View and book available appointments through our online scheduling system.
Savery Hall, Room 362
Third floor (across from the elevators)
Contact us at firstname.lastname@example.org.
"Our mission is to help students at all levels of writing build skills to become more confident and effective writers in any context that requires clear, concise, and direct writing. We are collaborative and aim to have a long-term impact."
What We Do
The Philosophy Writing Center is a unique, FREE resource for students wanting to improve their philosophical writing. Our aim is to help students build skills needed to become confident and effective writers.
We offer one-on-one tutoring sessions. Students can bring in any kind of writing—reflection papers, short or long essays, summaries, commentaries, formal arguments, graduate school application materials, etc.—for any class or project. Or, students can schedule a tutoring-session to work on specific writing skills independent of any particular assignment.
We work with students at all writing levels, from beginning to advanced, and are happy to help with any stage or skill of writing, from brainstorming to final revisions. We are especially committed to supporting students from underrepresented social backgrounds.
How to Make the Most of Your Session
Consultation sessions are 40 minutes and take place in Savery 362.
- Come early in the semester and come often. Students can get much more out of the writing center by building an ongoing relationship with tutors.
- Have at least some sense of what part of the writing process you want to focus on—i.e. brainstorming, organization, revising, etc.
- We can best help you with your writing when you have a good understanding of the material that you are writing about. If you are not feeling confident with the content of the course, stopping by your instructor's or TA's office hours before you come to your session can be helpful.
- Plan time for revision. We are happy to work with you at any time, but having time to reflect, revise, and ask follow up questions can be particular helpful as you work on your writing.
Michael Ball-Blakely is a fourth year Ph.D. student in the philosophy department. He is currently working on his prospectus, and hopes to get started on the dissertation soon! His research interests are primarily in social and political philosophy, and in particular the ability of liberal political philosophy to engage with, and provide a satisfactory analysis of, transnational capitalism. More specifically, his research involves an analysis of state sovereignty in a transnational economy, the relationship between capital mobility and and the domination of global labor, and the virtues of investigating migration rights as an element of global economic justice.
Outside of research, teaching, and supervising the Philosophy Writing Center, Michael primarily spends his time watching basketball, *trying* to play basketball, visiting local breweries, and reading fantasy.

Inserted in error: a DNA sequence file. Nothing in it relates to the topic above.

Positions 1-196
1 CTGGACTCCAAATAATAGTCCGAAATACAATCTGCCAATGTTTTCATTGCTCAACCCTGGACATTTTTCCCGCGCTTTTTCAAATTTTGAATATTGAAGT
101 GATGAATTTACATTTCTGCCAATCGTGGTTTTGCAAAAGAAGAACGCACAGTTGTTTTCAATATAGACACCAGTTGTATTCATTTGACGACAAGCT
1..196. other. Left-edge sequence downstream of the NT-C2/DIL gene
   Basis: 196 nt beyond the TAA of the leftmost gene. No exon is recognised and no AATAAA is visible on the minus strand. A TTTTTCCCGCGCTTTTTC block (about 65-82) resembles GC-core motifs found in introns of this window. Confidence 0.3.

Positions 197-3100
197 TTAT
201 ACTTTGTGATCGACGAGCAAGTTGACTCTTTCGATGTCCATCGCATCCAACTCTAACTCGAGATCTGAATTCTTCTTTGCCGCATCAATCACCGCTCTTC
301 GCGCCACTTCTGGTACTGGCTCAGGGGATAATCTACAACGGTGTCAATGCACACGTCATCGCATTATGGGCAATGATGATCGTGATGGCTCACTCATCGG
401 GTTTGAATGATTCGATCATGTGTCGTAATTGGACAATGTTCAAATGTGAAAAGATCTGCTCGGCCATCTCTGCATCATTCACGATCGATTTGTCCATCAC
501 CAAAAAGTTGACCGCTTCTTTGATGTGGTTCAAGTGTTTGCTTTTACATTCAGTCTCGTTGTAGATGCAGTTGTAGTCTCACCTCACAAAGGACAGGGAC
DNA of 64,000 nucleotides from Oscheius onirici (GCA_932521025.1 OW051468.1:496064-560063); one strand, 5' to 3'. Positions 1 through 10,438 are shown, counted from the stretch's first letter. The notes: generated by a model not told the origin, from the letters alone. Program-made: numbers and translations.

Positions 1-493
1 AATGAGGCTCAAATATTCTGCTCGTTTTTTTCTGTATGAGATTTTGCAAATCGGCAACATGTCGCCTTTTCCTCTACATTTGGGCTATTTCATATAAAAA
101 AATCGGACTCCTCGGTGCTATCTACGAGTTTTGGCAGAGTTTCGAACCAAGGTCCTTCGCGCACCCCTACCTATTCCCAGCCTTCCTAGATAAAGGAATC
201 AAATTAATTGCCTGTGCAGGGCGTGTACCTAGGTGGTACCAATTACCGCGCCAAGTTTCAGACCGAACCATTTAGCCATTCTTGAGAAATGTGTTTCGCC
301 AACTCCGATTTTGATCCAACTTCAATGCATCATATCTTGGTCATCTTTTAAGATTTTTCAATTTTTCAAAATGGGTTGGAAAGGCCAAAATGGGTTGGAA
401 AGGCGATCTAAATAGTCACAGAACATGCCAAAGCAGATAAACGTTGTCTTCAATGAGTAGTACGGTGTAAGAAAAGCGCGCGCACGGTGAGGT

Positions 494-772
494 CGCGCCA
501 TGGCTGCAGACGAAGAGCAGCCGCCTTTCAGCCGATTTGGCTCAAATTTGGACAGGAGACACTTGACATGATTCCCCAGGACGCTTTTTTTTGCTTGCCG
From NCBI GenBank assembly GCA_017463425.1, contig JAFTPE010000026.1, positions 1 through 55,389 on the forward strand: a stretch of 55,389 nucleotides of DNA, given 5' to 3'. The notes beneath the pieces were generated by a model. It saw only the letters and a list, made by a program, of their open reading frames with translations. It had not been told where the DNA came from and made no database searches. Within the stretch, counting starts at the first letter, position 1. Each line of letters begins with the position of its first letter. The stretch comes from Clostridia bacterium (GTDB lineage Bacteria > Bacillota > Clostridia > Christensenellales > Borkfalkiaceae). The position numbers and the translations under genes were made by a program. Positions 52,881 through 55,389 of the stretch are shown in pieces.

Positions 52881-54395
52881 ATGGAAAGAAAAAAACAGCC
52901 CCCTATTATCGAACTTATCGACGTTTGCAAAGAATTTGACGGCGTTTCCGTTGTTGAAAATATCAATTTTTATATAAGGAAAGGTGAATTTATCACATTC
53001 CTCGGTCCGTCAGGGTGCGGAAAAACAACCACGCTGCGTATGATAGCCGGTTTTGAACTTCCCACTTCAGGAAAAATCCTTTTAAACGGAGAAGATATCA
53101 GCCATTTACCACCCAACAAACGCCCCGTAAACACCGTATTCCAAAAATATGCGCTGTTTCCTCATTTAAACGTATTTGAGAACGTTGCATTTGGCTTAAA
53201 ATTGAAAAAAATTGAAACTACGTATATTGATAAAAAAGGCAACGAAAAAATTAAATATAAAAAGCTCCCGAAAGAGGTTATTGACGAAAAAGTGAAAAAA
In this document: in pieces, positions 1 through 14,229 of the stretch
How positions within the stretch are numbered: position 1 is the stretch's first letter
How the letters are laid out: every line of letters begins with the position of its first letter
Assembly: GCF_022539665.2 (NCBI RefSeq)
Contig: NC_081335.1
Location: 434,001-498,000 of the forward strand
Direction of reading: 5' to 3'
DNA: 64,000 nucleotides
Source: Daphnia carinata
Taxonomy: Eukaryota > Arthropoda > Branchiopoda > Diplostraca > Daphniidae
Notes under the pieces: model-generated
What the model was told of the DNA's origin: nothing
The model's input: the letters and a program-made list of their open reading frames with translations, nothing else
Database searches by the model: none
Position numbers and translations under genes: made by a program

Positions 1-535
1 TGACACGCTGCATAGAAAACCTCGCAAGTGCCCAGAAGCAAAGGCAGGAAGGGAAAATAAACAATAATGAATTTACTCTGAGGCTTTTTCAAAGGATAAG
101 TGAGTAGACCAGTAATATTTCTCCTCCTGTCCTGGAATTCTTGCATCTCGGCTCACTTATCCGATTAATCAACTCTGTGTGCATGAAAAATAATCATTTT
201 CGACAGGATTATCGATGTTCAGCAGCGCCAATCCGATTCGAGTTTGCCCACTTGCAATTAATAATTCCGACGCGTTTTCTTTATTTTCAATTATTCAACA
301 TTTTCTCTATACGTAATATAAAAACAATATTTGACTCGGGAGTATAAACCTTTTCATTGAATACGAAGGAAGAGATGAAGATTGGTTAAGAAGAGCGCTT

Our tutors are undergraduate philosophy majors with special training in tutoring. They have a great diversity and depth of writing experience and are excited to work with you!
Jackson Borek (Autumn 2019 & Spring 2020 only). Jackson is a senior majoring in philosophy and minoring in informatics. He is fascinated by all philosophy, but is particularly interested in ontology, metaethics, and ancient eastern philosophy. He is also excited about the developing field of data ethics.
In his free time, Jackson enjoys spending time with his friends and housemates, and occasionally forcing them into a philosophical conversation. He tries to meditate regularly, and plays bass guitar often in his band Bone Spurs.
Gabriel Lucien Carlson (Winter & Spring 2020). Gabriel is a 3rd year majoring in psychology and philosophy. His focus areas in philosophy are epistemology and ethics, within which he is especially interested in cross-disciplinary content (i.e. related to psychology).
When he isn't busy with class and work, Gabriel enjoys hanging out with friends, writing, playing, and listening to all kinds of music, and playing all kinds of sports, focusing on tennis and basketball.
William Howard-Snyder is a sophomore double majoring in computer science and philosophy with a minor in mathematics. Within the field of philosophy William studies primarily ethics and logic - especially as it applies to computer science!
Outside of school William enjoys reading, going on hikes in the Pacific Northwest, and playing Super Smash Bros with his friends.
Jesse Loi is a senior majoring in philosophy and mathematics. He's done work both on Kant's theoretical philosophy and his aesthetics. In addition, he has interests in Kant's practical philosophy and philosophy of mathematics, particularly the development of geometry in the 19th century.
Outside of class, Jesse enjoys spending time in the HUB's Commuter and Transfer Center. He also likes running in his free time and playing the occasional trading card game.
Other Resources for Writing Philosophy Papers
- How to Write Philosophy Papers
- A Brief Guide to Writing the Philosophy Paper
- Guidelines on Writing a Philosophy Paper
- Sample Philosophy Paper
- Guidelines for Paper Structure
- Guidelines for Introductions
- Guidelines for Conclusions
- Guidelines for Charitability
- Guidelines for Objections
- Guidelines for Citing and Plagiarism
- Guidelines for Paper Exegesis
Writing Tips and Guides from UW Philosophy Instructors
Interested in joining our Philosophy Writing Center team as a tutor?
Writing Center tutors are typically hired late in Spring quarter for the following academic year. The undergraduate adviser will send an announcement out to the undergraduate email list when positions become available. Tutors usually commitment to the full academic year and are expected to work between 4-8 hours per week. The hourly rate as of July 1, 2019 is $16.32/hour.